Even exiting people doesn’t have to be bad. If you do it with a ‘people-people’ approach - meaning you actually give a damn about them and you want them to be OK - it makes things easier for them. You almost want to do it for them to protect them.
It was really important for me to know my team too. I’d know if they were tight for cash, or if they had a family, and would tailor the message accordingly. I spent a lot of time doing CV writing for people afterward and helping them transition into other roles. Some people I’ve exited in the past have actually sent me thank you notes and gifts - which is bizarre. But so sweet! Being a decent person goes a long way.
What don’t people know about running a people team that you wish they did?
How important data is. There is this theory that the people department is just made up of process and conversation. I.e. you have a performance review process that has a certain cadence and a certain output, and this is overlaid with conversation and comms that clarify the process for employee’s or put them at ease.
But data plays a big part in the decision-making process. And for some reason, people teams tend not to be that data-focused. Data would come in at a higher level, above the processes and conversations. For instance, it could enable you to find out why the number of people going through performance improvement plans has risen. Is it because you’ve hired the wrong people? If so, what is broken with the hiring process? Or, is it because you’ve got the wrong managers?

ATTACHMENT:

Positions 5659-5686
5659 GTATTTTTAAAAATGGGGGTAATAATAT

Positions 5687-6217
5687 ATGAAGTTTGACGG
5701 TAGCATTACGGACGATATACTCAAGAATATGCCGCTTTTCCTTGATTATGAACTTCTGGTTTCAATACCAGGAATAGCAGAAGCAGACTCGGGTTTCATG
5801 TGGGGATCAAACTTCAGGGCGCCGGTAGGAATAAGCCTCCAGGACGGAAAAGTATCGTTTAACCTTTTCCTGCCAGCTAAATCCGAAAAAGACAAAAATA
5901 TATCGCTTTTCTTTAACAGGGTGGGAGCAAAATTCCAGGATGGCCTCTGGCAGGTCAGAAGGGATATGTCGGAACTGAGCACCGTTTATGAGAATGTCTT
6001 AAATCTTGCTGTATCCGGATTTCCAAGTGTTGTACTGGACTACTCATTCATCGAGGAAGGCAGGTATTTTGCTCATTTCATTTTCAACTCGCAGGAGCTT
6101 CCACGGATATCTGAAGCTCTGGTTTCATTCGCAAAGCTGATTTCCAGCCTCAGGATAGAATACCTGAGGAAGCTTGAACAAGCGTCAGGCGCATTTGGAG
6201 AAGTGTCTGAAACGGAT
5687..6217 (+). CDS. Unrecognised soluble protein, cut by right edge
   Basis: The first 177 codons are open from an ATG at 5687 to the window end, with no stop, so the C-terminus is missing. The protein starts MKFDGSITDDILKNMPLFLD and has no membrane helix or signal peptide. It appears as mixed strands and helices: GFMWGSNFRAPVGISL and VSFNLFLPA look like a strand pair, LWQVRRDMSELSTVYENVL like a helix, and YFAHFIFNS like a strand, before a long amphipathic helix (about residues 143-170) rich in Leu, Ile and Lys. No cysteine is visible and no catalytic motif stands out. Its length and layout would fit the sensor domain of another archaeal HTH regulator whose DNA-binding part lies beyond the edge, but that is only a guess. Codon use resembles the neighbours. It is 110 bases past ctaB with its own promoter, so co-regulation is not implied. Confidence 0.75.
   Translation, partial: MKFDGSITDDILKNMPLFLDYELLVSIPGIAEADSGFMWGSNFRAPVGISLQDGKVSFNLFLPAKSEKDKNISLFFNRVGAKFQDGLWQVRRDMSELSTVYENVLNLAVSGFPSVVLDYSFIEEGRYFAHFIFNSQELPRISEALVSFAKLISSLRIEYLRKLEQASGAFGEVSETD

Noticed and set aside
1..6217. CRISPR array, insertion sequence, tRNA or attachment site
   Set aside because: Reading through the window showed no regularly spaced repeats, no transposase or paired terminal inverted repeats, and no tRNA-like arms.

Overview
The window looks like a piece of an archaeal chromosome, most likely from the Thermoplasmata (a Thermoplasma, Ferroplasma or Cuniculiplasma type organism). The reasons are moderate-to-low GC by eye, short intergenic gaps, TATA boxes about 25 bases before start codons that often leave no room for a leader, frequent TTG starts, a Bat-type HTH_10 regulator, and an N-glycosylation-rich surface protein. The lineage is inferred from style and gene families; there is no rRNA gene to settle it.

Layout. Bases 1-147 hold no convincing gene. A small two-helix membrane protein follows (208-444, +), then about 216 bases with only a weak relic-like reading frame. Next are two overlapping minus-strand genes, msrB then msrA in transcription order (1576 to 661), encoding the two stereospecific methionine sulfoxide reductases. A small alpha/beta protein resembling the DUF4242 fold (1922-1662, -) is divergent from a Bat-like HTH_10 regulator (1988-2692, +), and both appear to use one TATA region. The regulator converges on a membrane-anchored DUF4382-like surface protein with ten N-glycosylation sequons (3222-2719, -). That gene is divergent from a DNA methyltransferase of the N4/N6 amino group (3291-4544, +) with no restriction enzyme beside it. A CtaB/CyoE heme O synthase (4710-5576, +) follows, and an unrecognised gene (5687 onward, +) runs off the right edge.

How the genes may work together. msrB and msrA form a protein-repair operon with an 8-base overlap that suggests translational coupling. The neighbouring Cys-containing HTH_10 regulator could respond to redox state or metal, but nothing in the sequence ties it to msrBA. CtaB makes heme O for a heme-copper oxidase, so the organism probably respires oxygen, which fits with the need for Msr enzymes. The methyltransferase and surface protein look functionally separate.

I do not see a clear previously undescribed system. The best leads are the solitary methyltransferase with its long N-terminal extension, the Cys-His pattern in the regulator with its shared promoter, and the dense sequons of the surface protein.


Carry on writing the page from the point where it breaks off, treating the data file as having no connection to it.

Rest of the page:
Imagine a world in which you had endless resources, team members and freedom. What would you do?
I’m not sure if this is the right answer, but I’d definitely consider some sort of psychology within the workplace, more officially. I’d love to get a business psychologist to work with our team and unearth what’s blocking them, and how they can reach their full potential.
Why did you decide to join Forward?
So, I actually joined Forward at a pretty intense time. I had the interview 4 days before I went into labour, I was still running my startup Willow, and I was still an advisor to Kindred Capital, as well as having a few more clients lined up for 2020.
There were 3 reasons. Firstly, I bought into the fact that we were trying to do something different with founders. I have the startup bug, so the idea of working with other founders was really exciting. Next, I’d have my own team to look after. I missed not having a team - being a consultant can be pretty lonely. And lastly, we were doing something fun and innovative and weren’t sticking to the typical VC playbook.
Also, I’d heard good things about the investments that we make. Forward doesn't adhere to the typical give-startups-loads-of-cash-and-leave-them-to-it approach but is a lot more considered.